Cyclic nucleotide-gated (CNG) channels, which are directly activated by cAMP and cGMP, have long been known to play a key role in retinal and olfactory signal transduction. Emerging evidence indicates that CNG channels are also involved in signaling pathways important for pain processing. Here, we found that the expression of the channel subunits CNGA2, CNGA3, CNGA4 and CNGB1 in dorsal root ganglia, and of CNGA2 in the spinal cord, is transiently altered after peripheral nerve injury in mice. Specifically, we show using in situ hybridization and quantitative real-time RT-PCR that CNG channels containing the CNGB1b subunit are localized to populations of sensory neurons and predominantly excitatory interneurons in the spinal dorsal horn. In CNGB1 knockout (CNGB1) mice, neuropathic pain behavior is considerably attenuated whereas inflammatory pain behavior is normal. Finally, we provide evidence to support CNGB1 as a downstream mediator of cAMP signaling in pain pathways. Altogether, our data suggest that CNGB1-positive CNG channels specifically contribute to neuropathic pain processing after peripheral nerve injury.
View Article and Find Full Text PDF

Download full-text PDF

Source
http://dx.doi.org/10.1016/j.neuropharm.2020.108087DOI Listing
July 2020

DPP10 is a new regulator of Nav1.5 channels in human heart.

Int J Cardiol 2019 06 3;284:68-73. Epub 2019 Jan 3.

Rudolf-Boehm-Institute of Pharmacology and Toxicology, Leipzig University, Leipzig, Germany; Department of Pharmacology and Toxicology, TU Dresden, Dresden, Germany. Electronic address:

Background: Cardiac accessory β-subunits are part of macromolecular Nav1.5 channel complexes modulating biophysical properties and contributing to arrhythmias. Recent studies demonstrated the structural interaction between β-subunits of Na (Nav1.5) and K (Kv4.3) channels. Here, we identified the dipeptidyl peptidase-like protein-10 (DPP10), which is known to modulate Kv4.3-current kinetics, as a new regulator of Nav1.5 channels.

Methods: We assessed DPP10 expression in the healthy and diseased human heart and we studied the functional effects of DPP10 on the Na current in isolated rat cardiomyocytes expressing DPP10 after adenoviral gene-transfer (DPP10ad).

Results: DPP10 mRNA and proteins were detected in human ventricle, with higher levels in patients with heart failure. In rat cardiomyocytes, DPP10ad significantly reduced upstroke velocity of action potentials indicating reduction in Na-current density. DPP10 significantly shifted the voltage-dependent Na channel activation and inactivation curve to more positive potentials, resulting in greater availability of Na channels for activation, along with increasing window Na current. In addition, time-to-peak Na current was reduced, whereas time course of recovery from inactivation was significantly accelerated by DPP10ad. DPP10 co-immunoprecipitated with Nav1.5 channels in human ventricles, confirming their physical interaction.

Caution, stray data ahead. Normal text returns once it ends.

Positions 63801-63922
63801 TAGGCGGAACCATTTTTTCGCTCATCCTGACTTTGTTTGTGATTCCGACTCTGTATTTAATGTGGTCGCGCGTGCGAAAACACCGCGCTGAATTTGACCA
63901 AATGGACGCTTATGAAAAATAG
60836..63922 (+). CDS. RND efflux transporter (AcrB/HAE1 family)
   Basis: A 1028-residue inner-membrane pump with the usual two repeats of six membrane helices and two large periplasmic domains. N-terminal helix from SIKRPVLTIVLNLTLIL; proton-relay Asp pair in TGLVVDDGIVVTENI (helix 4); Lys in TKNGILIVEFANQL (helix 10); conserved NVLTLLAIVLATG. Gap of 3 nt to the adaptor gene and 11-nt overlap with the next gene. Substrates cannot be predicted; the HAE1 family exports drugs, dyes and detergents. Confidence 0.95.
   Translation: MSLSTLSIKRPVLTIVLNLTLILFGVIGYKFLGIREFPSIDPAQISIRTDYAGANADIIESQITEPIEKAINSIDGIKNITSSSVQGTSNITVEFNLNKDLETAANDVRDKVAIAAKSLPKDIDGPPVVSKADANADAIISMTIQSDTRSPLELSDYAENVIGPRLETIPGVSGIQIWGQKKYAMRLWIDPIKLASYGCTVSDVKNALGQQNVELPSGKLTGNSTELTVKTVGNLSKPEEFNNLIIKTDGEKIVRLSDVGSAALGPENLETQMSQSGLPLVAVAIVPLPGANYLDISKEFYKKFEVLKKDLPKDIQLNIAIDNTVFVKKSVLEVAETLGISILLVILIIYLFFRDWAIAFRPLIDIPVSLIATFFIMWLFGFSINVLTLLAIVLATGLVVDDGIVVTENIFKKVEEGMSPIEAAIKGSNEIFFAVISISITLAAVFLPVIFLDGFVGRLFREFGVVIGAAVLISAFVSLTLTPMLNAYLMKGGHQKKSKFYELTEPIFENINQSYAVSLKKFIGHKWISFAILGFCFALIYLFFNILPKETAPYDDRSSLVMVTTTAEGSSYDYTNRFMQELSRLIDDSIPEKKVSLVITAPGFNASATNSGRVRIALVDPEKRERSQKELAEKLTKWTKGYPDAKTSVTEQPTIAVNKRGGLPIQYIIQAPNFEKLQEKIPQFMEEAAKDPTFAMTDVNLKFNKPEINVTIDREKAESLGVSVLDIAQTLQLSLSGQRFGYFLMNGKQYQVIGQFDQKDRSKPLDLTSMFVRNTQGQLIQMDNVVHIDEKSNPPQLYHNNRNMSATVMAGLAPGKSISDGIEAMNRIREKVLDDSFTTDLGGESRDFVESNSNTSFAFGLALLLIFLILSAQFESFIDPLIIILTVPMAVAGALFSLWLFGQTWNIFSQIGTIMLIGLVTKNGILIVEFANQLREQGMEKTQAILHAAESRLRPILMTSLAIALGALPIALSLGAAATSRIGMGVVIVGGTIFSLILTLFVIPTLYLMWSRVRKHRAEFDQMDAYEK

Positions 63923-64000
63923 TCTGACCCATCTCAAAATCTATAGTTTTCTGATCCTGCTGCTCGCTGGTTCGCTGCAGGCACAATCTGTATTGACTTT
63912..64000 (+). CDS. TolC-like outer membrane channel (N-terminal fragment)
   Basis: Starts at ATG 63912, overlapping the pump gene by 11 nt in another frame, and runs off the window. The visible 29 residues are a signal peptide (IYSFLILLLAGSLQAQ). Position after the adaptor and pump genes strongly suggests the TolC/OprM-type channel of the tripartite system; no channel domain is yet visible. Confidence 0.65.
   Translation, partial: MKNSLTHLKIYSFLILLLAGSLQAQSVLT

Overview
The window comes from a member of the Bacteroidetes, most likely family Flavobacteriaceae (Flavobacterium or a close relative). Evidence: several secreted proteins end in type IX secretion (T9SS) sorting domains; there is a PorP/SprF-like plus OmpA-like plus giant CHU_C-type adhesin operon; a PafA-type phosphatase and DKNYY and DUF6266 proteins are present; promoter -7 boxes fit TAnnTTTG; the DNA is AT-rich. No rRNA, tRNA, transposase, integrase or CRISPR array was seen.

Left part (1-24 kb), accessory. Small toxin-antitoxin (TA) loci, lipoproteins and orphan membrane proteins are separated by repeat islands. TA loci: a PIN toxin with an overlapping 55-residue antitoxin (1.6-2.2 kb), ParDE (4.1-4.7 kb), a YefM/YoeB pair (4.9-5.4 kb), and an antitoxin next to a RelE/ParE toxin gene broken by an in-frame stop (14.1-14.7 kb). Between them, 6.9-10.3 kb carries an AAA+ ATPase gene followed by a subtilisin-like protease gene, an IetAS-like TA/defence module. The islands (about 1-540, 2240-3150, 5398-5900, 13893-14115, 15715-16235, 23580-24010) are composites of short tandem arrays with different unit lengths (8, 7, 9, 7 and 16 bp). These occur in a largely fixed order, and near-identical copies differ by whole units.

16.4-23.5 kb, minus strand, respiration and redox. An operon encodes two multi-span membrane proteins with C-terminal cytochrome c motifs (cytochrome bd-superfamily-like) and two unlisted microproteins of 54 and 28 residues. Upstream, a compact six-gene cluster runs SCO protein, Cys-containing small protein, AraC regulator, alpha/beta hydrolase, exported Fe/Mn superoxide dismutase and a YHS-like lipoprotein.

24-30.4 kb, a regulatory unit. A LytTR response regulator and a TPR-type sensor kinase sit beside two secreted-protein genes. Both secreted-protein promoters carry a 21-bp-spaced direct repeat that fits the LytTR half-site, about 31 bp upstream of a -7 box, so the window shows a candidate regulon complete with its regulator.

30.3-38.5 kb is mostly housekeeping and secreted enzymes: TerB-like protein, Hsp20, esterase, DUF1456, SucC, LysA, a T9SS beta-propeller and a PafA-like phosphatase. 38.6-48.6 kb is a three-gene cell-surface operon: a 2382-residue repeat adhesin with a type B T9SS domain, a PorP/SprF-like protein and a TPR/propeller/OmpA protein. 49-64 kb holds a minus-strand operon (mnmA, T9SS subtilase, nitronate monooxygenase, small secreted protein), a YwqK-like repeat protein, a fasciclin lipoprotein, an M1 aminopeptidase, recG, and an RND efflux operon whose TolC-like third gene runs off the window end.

Conclusion: We provide first evidence that DPP10 interacts with Nav1.5 channels, linking Na- and K-channel complexes in the heart. Our data suggest that increased ventricular DPP10 expression in heart failure might promote arrhythmias by decreasing peak Na current, while increasing window Na current and channel re-openings due to accelerated recovery from inactivation.
View Article and Find Full Text PDF

Download full-text PDF

Source
http://dx.doi.org/10.1016/j.ijcard.2018.12.072DOI Listing
June 2019

Arrhythmias, elicited by catecholamines and serotonin, vanish in human chronic atrial fibrillation.

Proc Natl Acad Sci U S A 2014 Jul 14;111(30):11193-8. Epub 2014 Jul 14.

Pharmacology, University of Murcia, 30100 Murcia, Spain

Atrial fibrillation (AF) is the most common heart rhythm disorder. Transient postoperative AF can be elicited by high sympathetic nervous system activity. Catecholamines and serotonin cause arrhythmias in atrial trabeculae from patients with sinus rhythm (SR), but whether these arrhythmias occur in patients with chronic AF is unknown. We compared the incidence of arrhythmic contractions caused by norepinephrine, epinephrine, serotonin, and forskolin in atrial trabeculae from patients with SR and patients with AF. In the patients with AF, arrhythmias were markedly reduced for the agonists and abolished for forskolin, whereas maximum inotropic responses were markedly blunted only for serotonin. Serotonin and forskolin produced spontaneous diastolic Ca(2+) releases in atrial myocytes from the patients with SR that were abolished or reduced in myocytes from the patients with AF. For matching L-type Ca(2+)-current (ICa,L) responses, serotonin required and produced ∼ 100-fold less cAMP/PKA at the Ca(2+) channel domain compared with the catecholamines and forskolin. Norepinephrine-evoked ICa,L responses were decreased by inhibition of Ca(2+)/calmodulin-dependent kinase II (CaMKII) in myocytes from patients with SR, but not in those from patients with AF. Agonist-evoked phosphorylation by CaMKII at phospholamban (Thr-17), but not of ryanodine2 (Ser-2814), was reduced in trabeculae from patients with AF. The decreased CaMKII activity may contribute to the blunting of agonist-evoked arrhythmias in the atrial myocardium of patients with AF.
View Article and Find Full Text PDF

Download full-text PDF

Source
http://dx.doi.org/10.1073/pnas.1324132111DOI Listing
http://www.ncbi.nlm.nih.gov/pmc/articles/PMC4121801PMC
July 2014
-->